Indianapolis FedEx shooting: Police say gunman shot victims at random

"It stains our character and pierces the very soul of our nation," President Joe Biden said of the attack on Friday.

By Don Johnson & Darryl Coote & Danielle Haynes
Police guard the entrance to a FedEx facilty on Friday where a gunman had opened fire in Indianapolis. Photo by Mark Lyons/EPA-EFE
Police guard the entrance to a FedEx facilty on Friday where a gunman had opened fire in Indianapolis. Photo by Mark Lyons/EPA-EFE

April 16 (UPI) -- Indianapolis police said in an update Friday that they're trying to determine a motive for a shooting that killed eight people at a FedEx warehouse.

The assailant shot several people at the warehouse Thursday night and killed himself inside the building before police entered, Indianapolis Metropolitan Police Deputy Chief Craig McCartt told reporters in a news conference Friday morning. He was armed with a rifle, he said.


The chief identified the shooter as Brandon Scott Hole, a 19-year-old who previously worked at the facility.

During the update, police did not identify the victims. McCartt said no family members had been notified by the time of the news conference.

Officials said four people died outside the FedEx Ground Plainfield Operations Center and all eight were pronounced dead at the scene. Five of the injured are in the hospital and another has an injury unrelated to the gunfire.


McCartt said Hole randomly targeted people as soon as he got out of his vehicle in the parking lot, and there was no confrontation with anyone before the gunfire started.

"I think that [the attack] probably only lasted one to two minutes, from what we're hearing," he said.

McCartt added that it would be several hours before investigators finished work at the crime scene, which is located near the Indianapolis airport. Police also are searching the shooter's home.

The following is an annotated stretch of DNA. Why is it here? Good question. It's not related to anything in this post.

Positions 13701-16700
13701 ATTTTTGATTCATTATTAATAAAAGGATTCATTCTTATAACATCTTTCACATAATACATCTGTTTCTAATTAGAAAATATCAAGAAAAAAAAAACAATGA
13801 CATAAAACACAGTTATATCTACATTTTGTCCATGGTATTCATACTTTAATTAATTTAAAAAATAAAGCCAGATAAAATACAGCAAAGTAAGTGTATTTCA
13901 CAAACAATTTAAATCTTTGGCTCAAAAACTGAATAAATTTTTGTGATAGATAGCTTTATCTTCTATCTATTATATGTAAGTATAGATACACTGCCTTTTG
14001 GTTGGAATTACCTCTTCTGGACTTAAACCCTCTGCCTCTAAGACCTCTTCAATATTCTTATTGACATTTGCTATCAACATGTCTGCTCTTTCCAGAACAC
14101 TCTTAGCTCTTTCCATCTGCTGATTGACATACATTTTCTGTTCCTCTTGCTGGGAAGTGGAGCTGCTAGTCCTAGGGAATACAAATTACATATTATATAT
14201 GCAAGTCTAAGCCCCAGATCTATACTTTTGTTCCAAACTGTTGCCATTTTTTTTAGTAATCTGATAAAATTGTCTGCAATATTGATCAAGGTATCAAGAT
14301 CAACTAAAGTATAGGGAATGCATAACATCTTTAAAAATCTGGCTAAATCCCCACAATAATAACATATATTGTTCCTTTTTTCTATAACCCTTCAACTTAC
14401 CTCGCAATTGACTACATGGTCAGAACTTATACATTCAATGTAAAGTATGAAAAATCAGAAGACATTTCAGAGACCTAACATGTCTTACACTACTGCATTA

The Indianapolis Star said Hole had previous run-ins with police, including an incident in 2020 when he was detained during a mental health check. IMPD said they seized a shotgun and the Behavioral Health Unit "initiated immediate detention on male reported to have voiced suicidal ideation."

Paul Keenan, an FBI agent assisting in the investigation, told reporters that it would be premature to speculate on possible motives.

"Last night and into the morning in Indianapolis, yet again families had to wait to hear word about the fate of their loved ones," President Joe Biden said in a statement Friday. "What a cruel wait and fate that has become too normal and happens every day somewhere in our nation."


"Too many Americans are dying every single day from gun violence. It stains our character and pierces the very soul of our nation," he added. "We can, and must, do more to act and to save lives."

FedEx said it was "deeply shocked and saddened" by shooting.

"Our most heartfelt sympathies are with all those affected by this senseless act of violence," the company said in a statement emailed to UPI. "The safety of our team members is our top priority, and we are fully cooperating with investigating authorities."

U.S. Rep. Andre Carson, D-Ind., said he's "heartbroken" and praying for the victims.

"I am communicating with local authorities to get all details of the attack, and my office stands ready to help everyone affected any way we can," he tweeted.

"This morning, Indianapolis residents are confronted with the horrific news of yet another mass shooting, an act of violence that senselessly claimed the lives of eight of our neighbors," Indianapolis Mayor Joe Hogsett said in a statement Friday. "As law enforcement works to learn more about this tragedy, our prayers are with the families of those whose lives were cut short.

"Thank you to all of our city's first responders for their tireless work overnight. Their quick response provided critical aid to those injured in the shooting and brought a measure of calm to an otherwise chaotic scene."


Thursday night's attack is the latest in a string of high-profile mass shootings in the United States in recent weeks. Eighteen people were killed in attacks in Atlanta and Boulder, Colo., last month and four were killed, including a 9-year-old child, in a shooting at a business complex in Southern California.

Earlier Thursday, police shot and killed a suspected gunman who injured at least two people when he opened fire at the San Antonio International Airport in Texas.

The rise in gun violence has prompted many Democratic lawmakers and President Joe Biden to pursue tighter gun control measures, including a revival of an assault weapons ban enacted by former President Bill Clinton, which was in effect between 1994 and 2004. Efforts to revive the ban by former President Barack Obama and Democratic lawmakers weren't successful.

"Last week, I called on the Justice Department to better protect Americans from gun violence," Biden said Friday. "I also urged Congress to hear the call of the American people -- including the vast majority of gun owners -- to enact commonsense gun violence prevention legislation, like universal background checks and a ban of weapons of war and high-capacity magazines."


Latest Headlines